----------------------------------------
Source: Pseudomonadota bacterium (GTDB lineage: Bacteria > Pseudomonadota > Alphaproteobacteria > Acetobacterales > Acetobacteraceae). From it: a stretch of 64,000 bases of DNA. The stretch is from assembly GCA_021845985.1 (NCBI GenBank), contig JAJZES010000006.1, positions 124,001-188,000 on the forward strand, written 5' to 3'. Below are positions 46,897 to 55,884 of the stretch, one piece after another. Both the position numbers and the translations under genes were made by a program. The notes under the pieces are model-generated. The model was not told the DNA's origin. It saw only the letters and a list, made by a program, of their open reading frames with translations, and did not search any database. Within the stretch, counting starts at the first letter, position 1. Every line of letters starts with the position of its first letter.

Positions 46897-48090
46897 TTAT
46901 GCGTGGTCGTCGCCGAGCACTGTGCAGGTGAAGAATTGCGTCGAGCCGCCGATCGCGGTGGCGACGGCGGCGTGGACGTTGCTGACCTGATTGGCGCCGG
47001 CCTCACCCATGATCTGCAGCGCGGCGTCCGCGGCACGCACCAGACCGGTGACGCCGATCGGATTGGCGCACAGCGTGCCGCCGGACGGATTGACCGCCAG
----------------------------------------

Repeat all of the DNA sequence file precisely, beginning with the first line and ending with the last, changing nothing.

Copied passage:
Source: Pseudomonadota bacterium (GTDB lineage: Bacteria > Pseudomonadota > Alphaproteobacteria > Acetobacterales > Acetobacteraceae). From it: a stretch of 64,000 bases of DNA. The stretch is from assembly GCA_021845985.1 (NCBI GenBank), contig JAJZES010000006.1, positions 124,001-188,000 on the forward strand, written 5' to 3'. Below are positions 46,897 to 55,884 of the stretch, one piece after another. Both the position numbers and the translations under genes were made by a program. The notes under the pieces are model-generated. The model was not told the DNA's origin. It saw only the letters and a list, made by a program, of their open reading frames with translations, and did not search any database. Within the stretch, counting starts at the first letter, position 1. Every line of letters starts with the position of its first letter.

Positions 46897-48090
46897 TTAT
46901 GCGTGGTCGTCGCCGAGCACTGTGCAGGTGAAGAATTGCGTCGAGCCGCCGATCGCGGTGGCGACGGCGGCGTGGACGTTGCTGACCTGATTGGCGCCGG
47001 CCTCACCCATGATCTGCAGCGCGGCGTCCGCGGCACGCACCAGACCGGTGACGCCGATCGGATTGGCGCACAGCGTGCCGCCGGACGGATTGACCGCCAG